Modernist architect I.M. Pei, the man behind the iconic Louvre Museum extension made infamous for his gravity-defying designs, has passed away at the age of 102. HEKKTA looks back on the life and works of the Pritzker Prize-winning architect.
Pei started life in Guangzhou, China, but moved to the US to study architecture, attending an impressive trio of the University of Pennsylvania, MIT, and Harvard to hone his craft and set the foundations for his trailblazing career.
Often criticised for being too adventurous, his angular designs were not to everyone’s liking when he begun. He was a modernist in every sense, designing for a world that was a couple decades behind his ideas.
After leaving Harvard, he worked as a research scientist for the US government during World War Two, before founding his own architecture firm, I.M. Pei & Associates.
“I believe that architecture is a pragmatic art. To become art it must be built on a foundation of necessity,”
Right from the get go, he challenged people’s imaginations, designing the Dallas Civic Centre, which was a huge inverted wedge of a building, with an overhang that made the-then Mayor so uncomfortable, he was forced to add three huge slabs of concrete to give the impression they were holding up the seven-storey overhang, when in fact they served no structural purpose.
The building was so futuristic, it was used as a filming location in RoboCop!
His work on the John F. Kennedy Presidential Library and Museum was a redemptive moment in Pei’s career, noting he believes it was the most important commission he has completed.
Selected as the designer in 1964, Pei spent years on the project, which was finally completed in 1979.
After it’s completion, Jacqueline Kennedy spoke of Pei’s search for beauty in what he did,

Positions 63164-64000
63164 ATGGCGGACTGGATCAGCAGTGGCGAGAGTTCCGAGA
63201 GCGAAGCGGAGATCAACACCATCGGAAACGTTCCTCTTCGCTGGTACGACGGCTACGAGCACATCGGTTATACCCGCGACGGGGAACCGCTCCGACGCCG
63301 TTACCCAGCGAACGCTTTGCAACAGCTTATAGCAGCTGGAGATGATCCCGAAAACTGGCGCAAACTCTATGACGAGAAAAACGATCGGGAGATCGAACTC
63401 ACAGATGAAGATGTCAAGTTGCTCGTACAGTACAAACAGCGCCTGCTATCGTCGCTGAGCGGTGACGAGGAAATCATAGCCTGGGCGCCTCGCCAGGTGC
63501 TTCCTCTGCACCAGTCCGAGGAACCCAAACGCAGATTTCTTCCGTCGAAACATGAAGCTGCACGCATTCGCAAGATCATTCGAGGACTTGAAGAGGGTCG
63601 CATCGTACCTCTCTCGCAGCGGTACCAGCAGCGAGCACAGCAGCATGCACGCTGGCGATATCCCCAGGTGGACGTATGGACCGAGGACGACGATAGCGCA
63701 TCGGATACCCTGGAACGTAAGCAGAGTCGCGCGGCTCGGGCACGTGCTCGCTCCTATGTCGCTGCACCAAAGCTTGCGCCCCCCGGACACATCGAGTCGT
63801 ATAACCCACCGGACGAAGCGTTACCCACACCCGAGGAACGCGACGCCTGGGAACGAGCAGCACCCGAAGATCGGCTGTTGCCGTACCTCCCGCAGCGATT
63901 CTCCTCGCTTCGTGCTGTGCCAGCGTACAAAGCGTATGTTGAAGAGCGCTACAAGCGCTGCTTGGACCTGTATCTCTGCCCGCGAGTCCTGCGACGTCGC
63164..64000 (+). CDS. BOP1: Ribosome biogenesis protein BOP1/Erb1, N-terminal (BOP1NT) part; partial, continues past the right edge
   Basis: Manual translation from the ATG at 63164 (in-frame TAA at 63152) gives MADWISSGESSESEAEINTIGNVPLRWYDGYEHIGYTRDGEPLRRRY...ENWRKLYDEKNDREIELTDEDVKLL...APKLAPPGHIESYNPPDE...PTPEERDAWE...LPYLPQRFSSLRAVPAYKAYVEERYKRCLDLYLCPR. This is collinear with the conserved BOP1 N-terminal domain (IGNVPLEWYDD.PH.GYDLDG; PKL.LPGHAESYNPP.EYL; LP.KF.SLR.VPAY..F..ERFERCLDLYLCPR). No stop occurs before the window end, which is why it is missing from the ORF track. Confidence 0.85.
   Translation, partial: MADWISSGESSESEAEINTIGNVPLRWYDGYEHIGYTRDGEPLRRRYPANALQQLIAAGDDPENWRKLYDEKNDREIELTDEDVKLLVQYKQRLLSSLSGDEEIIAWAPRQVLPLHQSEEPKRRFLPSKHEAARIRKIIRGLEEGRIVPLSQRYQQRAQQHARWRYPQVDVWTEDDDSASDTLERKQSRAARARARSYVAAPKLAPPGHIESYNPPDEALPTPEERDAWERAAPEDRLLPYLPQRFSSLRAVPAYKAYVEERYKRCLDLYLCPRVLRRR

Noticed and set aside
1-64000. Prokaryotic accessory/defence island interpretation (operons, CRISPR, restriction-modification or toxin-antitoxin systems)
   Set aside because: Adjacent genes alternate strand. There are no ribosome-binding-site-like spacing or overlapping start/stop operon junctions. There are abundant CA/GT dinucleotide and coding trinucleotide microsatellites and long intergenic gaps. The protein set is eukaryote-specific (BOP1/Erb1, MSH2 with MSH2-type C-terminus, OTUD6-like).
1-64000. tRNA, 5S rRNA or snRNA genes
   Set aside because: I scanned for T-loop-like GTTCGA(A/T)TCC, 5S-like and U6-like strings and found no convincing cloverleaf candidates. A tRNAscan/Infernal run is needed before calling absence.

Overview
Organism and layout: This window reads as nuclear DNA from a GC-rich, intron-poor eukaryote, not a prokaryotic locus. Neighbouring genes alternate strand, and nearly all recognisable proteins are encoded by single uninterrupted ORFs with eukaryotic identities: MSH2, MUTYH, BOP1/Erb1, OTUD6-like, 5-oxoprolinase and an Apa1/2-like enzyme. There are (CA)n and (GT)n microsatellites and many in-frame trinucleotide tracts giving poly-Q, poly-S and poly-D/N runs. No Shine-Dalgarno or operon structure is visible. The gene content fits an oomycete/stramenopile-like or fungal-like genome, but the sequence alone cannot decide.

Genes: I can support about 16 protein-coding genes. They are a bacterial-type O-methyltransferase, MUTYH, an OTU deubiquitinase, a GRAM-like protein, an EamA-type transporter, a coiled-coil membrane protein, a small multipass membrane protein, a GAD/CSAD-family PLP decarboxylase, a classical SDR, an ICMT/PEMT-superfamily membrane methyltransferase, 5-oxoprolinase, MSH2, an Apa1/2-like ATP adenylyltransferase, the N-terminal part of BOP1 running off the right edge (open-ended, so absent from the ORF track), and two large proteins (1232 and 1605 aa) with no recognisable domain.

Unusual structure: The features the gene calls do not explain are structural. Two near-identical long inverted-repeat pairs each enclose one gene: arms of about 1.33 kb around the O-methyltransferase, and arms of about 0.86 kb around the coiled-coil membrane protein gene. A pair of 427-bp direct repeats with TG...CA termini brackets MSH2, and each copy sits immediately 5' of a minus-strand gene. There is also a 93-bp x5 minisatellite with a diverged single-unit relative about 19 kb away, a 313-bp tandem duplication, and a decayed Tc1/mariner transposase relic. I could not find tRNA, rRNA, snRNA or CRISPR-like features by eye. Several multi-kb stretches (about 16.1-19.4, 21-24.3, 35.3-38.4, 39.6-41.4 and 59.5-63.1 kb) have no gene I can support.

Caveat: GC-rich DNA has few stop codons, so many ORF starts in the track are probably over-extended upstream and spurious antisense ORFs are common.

“He didn’t seem to have just one way to solve a problem. He seemed to approach each commission thinking only of it and then develop a way to make something beautiful.”
There is no doubt that Pei was utterly fascinated by modernism, and wanted to explore it absolutely.
He pushed things forward, but never strayed from the fundamentals of the craft, created by founding architects such as Le Corbusier and Bauhaus stalwarts Walter Gropius and Marcel Breuer, all of whom he met.
“He carried their torch, abiding by their principles and adding flourishes of his own – usually too many for the general public. To those modernist foundations of proportion, simplicity, geometry, Pei added audacious angles and structural daring.”Steve Rose, The Guardian
An architectural giant, that made one of archicture’s giants.
The modernist masterpiece, the Bank of China HQ, is one of Pei’s most famous creations, and is a perfect example of how Pei was able to interpret a space and a place, to create the perfect addition to the ever rising skyline of Hong Kong.
Representing China’s growing economic stature at the time, the futuristic skyscraper has become an icon of the city, and at 72 storeys, it was the tallest building outside the US when it opened in 1990.